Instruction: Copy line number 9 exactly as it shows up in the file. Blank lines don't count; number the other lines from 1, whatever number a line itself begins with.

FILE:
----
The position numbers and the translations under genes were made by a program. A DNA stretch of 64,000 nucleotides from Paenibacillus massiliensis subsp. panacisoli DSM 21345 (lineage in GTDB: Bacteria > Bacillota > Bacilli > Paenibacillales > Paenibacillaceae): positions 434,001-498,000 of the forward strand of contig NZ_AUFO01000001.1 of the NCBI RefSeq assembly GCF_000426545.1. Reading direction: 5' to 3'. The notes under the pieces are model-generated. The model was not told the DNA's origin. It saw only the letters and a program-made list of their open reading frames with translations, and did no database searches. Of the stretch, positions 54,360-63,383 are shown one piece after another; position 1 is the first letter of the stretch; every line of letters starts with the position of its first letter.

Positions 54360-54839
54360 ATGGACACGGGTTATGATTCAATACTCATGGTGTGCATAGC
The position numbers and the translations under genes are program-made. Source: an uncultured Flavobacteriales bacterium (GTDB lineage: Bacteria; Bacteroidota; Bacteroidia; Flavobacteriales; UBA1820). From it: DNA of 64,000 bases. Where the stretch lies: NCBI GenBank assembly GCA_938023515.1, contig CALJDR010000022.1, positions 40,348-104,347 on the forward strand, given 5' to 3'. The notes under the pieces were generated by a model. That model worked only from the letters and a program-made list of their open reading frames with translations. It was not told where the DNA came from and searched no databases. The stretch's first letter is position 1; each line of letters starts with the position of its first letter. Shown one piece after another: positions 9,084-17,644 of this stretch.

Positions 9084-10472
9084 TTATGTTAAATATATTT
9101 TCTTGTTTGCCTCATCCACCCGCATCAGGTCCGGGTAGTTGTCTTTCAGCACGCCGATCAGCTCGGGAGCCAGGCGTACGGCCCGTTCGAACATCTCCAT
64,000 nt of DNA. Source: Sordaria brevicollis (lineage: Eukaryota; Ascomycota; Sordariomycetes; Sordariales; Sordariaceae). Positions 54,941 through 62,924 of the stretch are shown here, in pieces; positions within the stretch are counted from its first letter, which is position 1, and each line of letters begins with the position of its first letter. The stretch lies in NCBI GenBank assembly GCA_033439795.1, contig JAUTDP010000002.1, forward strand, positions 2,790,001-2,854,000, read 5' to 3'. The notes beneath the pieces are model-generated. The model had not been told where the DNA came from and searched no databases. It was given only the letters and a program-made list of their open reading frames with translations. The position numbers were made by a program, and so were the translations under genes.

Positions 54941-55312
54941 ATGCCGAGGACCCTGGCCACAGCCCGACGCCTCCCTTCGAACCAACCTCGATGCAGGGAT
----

Positions 54941-55312